During his first budget go-around as chair of the powerful Massachusetts House Committee on Ways and Means, state Rep. Jeffrey Sánchez (D-15th Suffolk) is taking heat in some corners due to immigration provisions being stripped from the state budget during House-Senate negotiations.
In response, Sánchez says he strongly supports immigrant communities and is unhappy that the budget rider, which among other things would have prohibited police from asking people their immigration status unless required by federal or state law, ultimately did not appear in the approved state budget.
"As a leader on this type of work and sponsor of this legislation, I am disappointed but not defeated. I identify with these immigrant communities on a personal level: They are my friends, family, and neighbors," Sánchez told Jamaica Plain News. "Hearing the appalling stories from the border reminds me of what I saw working on the Mexico/California border in the 1980s, and I want to do everything I can to help. What’s happening on the border is sickening and it resonates with everyone inside the State House. Almost daily, I’m having conversations with members of the House about the issue."
The failed budget rider was a remnant of the Safe Communities Act, on which Rep. Sánchez signed as a co-sponsor this session. The budget the Massachusetts Senate passed included language that would have mandated that police making arrests inform undocumented immigrants of their right to have a lawyer present during questioning by federal immigration officials.
But when the House and Senate worked out their compromise budget, the language was removed. Sánchez, whose district includes parts of Jamaica Plain, Mission Hill, Roslindale and Brookline, was one of the main negotiators of the budget.
The removal of the rider, and the fact that the budget amendment wasn't even called to the floor for a roll call, angered people including John Walsh, the former chairman of the Massachusetts Democratic Party.
— John Walsh (@JohnEWalsh14) July 19, 2018
Sánchez explained the reasoning as such: "The Conference Committee did not see consensus in the House and Senate to support including that particular amendment in the budget conference report."
Nika Elugardo, a Democrat running against Sánchez in September, previously criticized Sánchez for not supporting progressive legislation, and says she disagrees with the incumbent's reasoning.
“There are some issues where consensus should not be your measure of success,” Elugardo told Commonwealth Magazine. Shed added, “I have come to the conclusion that our House leadership does whatever (House Speaker Robert) DeLeo wants, and DeLeo’s interests have never been the well-being of immigrants.”
The state rep also drew the ire of Jamaica Plain residents like Julia Koehler, a local pediatrician, who has seen how children can be affected when forcibly separated from their parents due to immigration status.
"As a pediatrician, I cared for a young boy with deep and lasting mental health problems because his father was arrested at a traffic stop, imprisoned and then deported to the Dominican Republic. He was close to his father and could not recover from his loss. He was a sweet, quiet and withdrawn 9-year-old when I first met him, who could not read. A year and a half later, one of his teachers called me -- they were still unable to connect with him," Koehler wrote to Jamaica Plain News. "Representative Sánchez has failed to come out in support of the amendments that would protect many children like my patient, right here in JP, and throughout the Commonwealth."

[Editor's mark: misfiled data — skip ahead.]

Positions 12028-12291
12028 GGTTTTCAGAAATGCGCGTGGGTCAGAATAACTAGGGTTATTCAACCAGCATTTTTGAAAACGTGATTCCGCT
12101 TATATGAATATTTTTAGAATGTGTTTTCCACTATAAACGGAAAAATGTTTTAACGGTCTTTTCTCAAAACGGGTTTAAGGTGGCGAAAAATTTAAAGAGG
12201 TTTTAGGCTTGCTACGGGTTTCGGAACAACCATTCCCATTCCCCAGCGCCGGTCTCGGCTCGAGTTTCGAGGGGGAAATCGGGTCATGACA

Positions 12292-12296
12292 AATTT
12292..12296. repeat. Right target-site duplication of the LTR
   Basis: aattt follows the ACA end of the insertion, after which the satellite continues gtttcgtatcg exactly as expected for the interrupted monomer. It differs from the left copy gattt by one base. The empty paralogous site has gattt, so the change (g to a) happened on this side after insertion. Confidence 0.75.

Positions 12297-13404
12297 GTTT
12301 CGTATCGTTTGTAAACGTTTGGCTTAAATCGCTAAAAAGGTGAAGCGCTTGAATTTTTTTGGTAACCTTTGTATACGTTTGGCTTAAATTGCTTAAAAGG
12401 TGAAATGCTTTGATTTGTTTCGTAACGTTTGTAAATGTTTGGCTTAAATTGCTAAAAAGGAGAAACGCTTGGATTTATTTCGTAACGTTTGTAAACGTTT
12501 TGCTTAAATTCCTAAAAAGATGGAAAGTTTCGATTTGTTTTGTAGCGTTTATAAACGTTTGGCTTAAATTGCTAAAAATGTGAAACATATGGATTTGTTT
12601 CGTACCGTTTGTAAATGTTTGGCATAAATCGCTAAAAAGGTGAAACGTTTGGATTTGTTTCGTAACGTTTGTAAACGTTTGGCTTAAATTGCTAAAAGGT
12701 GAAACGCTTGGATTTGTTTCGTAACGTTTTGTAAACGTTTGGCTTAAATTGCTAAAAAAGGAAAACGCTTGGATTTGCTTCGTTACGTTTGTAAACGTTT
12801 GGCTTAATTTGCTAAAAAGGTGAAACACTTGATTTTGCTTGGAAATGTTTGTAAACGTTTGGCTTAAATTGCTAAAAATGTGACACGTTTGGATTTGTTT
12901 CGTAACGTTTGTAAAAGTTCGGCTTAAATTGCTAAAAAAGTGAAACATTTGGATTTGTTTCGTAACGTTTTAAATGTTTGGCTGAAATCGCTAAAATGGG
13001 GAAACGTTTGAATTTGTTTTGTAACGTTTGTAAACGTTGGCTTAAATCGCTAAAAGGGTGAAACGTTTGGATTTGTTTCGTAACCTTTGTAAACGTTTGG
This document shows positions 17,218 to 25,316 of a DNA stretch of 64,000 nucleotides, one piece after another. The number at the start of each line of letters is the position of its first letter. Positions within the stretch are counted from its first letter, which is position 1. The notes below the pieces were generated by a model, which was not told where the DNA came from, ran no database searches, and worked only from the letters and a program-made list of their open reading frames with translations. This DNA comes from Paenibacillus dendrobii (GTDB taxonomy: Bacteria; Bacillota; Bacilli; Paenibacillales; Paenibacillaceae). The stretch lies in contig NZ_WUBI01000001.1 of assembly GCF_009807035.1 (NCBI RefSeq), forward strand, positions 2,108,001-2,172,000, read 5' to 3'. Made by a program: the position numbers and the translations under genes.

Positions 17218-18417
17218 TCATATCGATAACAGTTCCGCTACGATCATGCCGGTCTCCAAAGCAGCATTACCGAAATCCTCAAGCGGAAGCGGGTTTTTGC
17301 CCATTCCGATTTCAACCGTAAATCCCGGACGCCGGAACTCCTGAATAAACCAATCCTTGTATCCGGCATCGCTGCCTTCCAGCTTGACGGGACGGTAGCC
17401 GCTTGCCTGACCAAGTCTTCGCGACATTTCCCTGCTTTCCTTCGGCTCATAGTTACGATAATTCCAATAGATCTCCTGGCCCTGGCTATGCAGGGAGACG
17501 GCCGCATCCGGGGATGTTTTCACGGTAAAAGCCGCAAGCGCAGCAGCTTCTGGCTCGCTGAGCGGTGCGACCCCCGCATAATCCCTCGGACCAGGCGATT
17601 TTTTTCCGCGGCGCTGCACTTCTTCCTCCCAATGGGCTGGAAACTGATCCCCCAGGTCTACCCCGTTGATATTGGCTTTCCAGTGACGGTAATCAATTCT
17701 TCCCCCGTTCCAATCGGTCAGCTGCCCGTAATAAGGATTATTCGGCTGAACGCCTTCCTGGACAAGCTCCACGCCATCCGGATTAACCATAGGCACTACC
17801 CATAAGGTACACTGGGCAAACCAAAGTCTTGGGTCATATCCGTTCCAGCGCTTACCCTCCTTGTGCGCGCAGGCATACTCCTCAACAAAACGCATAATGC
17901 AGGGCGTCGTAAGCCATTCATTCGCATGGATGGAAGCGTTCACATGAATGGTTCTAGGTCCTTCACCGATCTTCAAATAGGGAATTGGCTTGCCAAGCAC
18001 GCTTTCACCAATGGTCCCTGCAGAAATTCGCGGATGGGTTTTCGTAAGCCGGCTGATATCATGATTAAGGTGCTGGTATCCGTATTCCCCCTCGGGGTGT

Sánchez points to his role in preventing legislation that could have hurt immigrants, and supporting legislation that could help them.
"During the House budget process, amendments were filed that sought to prevent immigrants from accessing benefits and rights. Working with my colleagues, we prevented these amendments and instead passed a budget that supports immigrants," Sánchez said. "Everything we’ve done – including English language learners' education, public housing and healthcare this year – directly supports immigrants in Massachusetts."
Sánchez notes that the passed budget includes the following:
- Providing clear statutory authority to juvenile courts to protect unaccompanied immigrant youth aged 19 and 20 from deportation
- Ensuring that documented and undocumented immigrant students have access to quality public education and English language learner programs and classes
- Increasing funding for the low-income citizenship program within the Office of Refugees and Immigrants
- Increasing funding for domestic violence and sexual assault prevention, which funds immigrant safety and empowerment programs
Sánchez said he is having conversations with people every day to talk through misconceptions and why it’s important to come together on these issues.
"As I have done in the past, I will continue to lead," he said. "I look forward to a continued conversation with members of the House, Senate, stakeholders, constituents, and beyond about what can be done at the state level to protect and empower immigrant communities.”